Thursday

23rd Jan 2020

Charity attacks EU "hypocrisy" on tax evasion

  • Tax takes centre stage at Wednesday's EU summit (Photo: European Council)

EU leaders have been put on the defensive after development charity Oxfam accused them of turning a blind eye to €9.5 trillion hidden in European tax havens.

Oxfam, which lambasted what it described as EU "hypocrisy" and "hot air," launched its report as leaders gather in Brussels on Wednesday (22 May) for talks aimed at cracking down on tax evasion and avoidance.

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According to Oxfam's estimates, based on data gathered from the Swiss-based Bank of International Settlements and the International Monetary Fund, at least €14 trillion is hidden by wealthy individuals in tax havens around the world, of which around €9.5 trillion is kept in Europe or Europe-linked protectorates.

The organisation claims that this costs EU governments €120 billion a year in lost tax revenues.

In a statement, Natalia Alonso, the head of Oxfam’s EU Office, said that there was "enough potential tax to be had on hidden 'private' money to end extreme poverty twice over."

She added that "unless the EU agrees a public tax havens blacklist and clear countermeasures, we won’t get much more than hot air from leaders."

In a blow to UK Prime Minister David Cameron, who has recently talked tough on tax evasion, Oxfam singled out the UK and its overseas dependencies as the biggest culprit, accounting for over €40 billion of the lost tax revenue.

Earlier this week, Cameron sent an open letter to 10 UK-linked tax havens, which include islands in the Caribbean and in the Channel, urging them to disclose information on bank accounts used for company ownership.

The UK leader also plans to put the issue on top of the agenda at the next meeting of the G8 in June.

"We need to know who really owns and controls each and every company," he wrote, adding that the 10 territories should provide "full and accurate details on the true ownership and control of every company."

For once, the eurozone crisis will not take centre stage at the summit.

The talks start with a "working lunch" and are expected to finish by 6pm Brussels time in what would amount to one of the shortest top-level meetings in recent years.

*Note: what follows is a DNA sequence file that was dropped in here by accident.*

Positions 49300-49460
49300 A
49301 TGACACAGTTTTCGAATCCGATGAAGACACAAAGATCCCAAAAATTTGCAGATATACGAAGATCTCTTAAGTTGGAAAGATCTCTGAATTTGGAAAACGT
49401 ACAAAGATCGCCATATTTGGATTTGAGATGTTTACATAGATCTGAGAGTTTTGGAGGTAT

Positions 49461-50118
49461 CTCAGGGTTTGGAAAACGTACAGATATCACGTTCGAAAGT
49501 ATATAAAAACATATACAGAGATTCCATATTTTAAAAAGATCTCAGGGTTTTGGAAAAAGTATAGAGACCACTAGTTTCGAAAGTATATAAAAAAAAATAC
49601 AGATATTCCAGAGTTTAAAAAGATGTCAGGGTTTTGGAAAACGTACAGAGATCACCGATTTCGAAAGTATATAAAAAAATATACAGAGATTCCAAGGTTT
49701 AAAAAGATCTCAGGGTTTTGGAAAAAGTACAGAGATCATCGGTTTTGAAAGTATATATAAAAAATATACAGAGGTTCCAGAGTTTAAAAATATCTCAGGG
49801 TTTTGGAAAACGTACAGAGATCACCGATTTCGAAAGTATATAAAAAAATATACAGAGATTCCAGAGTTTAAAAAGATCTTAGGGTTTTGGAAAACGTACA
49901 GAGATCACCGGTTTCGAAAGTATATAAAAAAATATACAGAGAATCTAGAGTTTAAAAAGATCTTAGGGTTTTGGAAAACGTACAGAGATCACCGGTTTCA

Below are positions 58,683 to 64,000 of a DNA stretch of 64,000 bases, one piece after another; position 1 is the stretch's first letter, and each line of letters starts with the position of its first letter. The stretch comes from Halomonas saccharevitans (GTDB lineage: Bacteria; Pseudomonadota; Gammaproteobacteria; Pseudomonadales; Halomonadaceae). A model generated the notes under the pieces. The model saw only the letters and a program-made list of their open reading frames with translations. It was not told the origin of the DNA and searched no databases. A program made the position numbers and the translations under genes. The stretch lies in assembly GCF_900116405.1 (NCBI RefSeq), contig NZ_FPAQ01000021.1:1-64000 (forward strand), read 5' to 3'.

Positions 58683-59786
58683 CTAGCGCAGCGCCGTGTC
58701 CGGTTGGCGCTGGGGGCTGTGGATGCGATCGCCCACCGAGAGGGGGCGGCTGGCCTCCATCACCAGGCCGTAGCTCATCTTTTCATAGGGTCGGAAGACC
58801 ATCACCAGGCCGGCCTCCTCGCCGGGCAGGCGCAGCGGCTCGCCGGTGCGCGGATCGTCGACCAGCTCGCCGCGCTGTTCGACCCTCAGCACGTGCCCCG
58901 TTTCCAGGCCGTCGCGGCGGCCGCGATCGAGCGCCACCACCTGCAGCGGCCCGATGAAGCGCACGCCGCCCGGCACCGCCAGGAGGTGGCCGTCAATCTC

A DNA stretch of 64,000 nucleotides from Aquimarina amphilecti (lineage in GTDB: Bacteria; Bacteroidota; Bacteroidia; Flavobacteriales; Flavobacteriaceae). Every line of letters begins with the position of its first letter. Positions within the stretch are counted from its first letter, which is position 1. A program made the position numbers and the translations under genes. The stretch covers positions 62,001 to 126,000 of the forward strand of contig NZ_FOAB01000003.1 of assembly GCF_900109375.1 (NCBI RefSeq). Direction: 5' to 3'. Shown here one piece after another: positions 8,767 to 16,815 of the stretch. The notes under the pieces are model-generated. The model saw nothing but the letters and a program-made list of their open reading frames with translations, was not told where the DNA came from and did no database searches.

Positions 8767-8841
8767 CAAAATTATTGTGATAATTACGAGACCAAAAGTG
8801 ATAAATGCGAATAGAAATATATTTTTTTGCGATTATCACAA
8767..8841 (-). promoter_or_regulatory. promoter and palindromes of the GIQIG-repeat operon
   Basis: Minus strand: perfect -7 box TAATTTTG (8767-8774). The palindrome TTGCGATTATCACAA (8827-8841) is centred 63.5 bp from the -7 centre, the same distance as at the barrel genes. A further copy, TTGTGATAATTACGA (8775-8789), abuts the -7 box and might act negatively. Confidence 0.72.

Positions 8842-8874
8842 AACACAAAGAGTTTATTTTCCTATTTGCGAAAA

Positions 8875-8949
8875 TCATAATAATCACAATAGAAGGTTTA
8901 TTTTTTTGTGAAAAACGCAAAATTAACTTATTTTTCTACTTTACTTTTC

Tax and energy policy are the main items on the agenda.

But talks about a future EU banking union and the long-term welfare of the eurozone are expected to take place on the margins.

The meeting is the first of a series of themed summits focusing on EU competitiveness planned by European Council President Herman van Rompuy.

Although tax policy is rarely discussed at EU level, tax evasion and bank secrecy have become politically charged in recent months following scandals in France and Greece over the use of secret bank accounts by politicians.

One EU official told this website that leaders would try to make progress on information exchange and banking secrecy before having a more general discussion on corporate taxation.

The tiny amount of tax paid by business giants has also sparked controversy.

On Tuesday, the Irish government denied that it gave a preferential tax deal to US software giant Apple after a US senate report indicated that it paid minimal tax on tens of billions of dollars in profits kept in Irish holding companies.

In concrete terms, leaders are hoping to break a deadlock on the so-called Savings Tax directive, which would allow governments to collect information on income from foreign accounts held by their residents.

Although the bill is near completion, Austria and Luxembourg are yet to give the green light, after saying they would not sign off without British action on its own tax havens.

EU officials were sanguine about the prospects of clinching a deal, with one commenting that "there is no disagreement on the scope of the directive."

Another contact said the summit would not be used to simply "pressurise Austria and Luxembourg," but added that both countries had already "implied that they will abide by EU rules on info exchange within the EU."

Meanwhile, Irish officials are hoping the talks will move forward EU legislation to combat VAT fraud with a view to agreement before the end of their six month presidency in June.

On energy, talks are likely to focus on how governments can lower prices to support industrial activity in Europe.

This could involve government measures to support renewable energies, but also to back traditional energy sources by making changes to state aid rules.

An EU official said the energy talks would take place through the lens of prices rather than environmental and climate change concerns.

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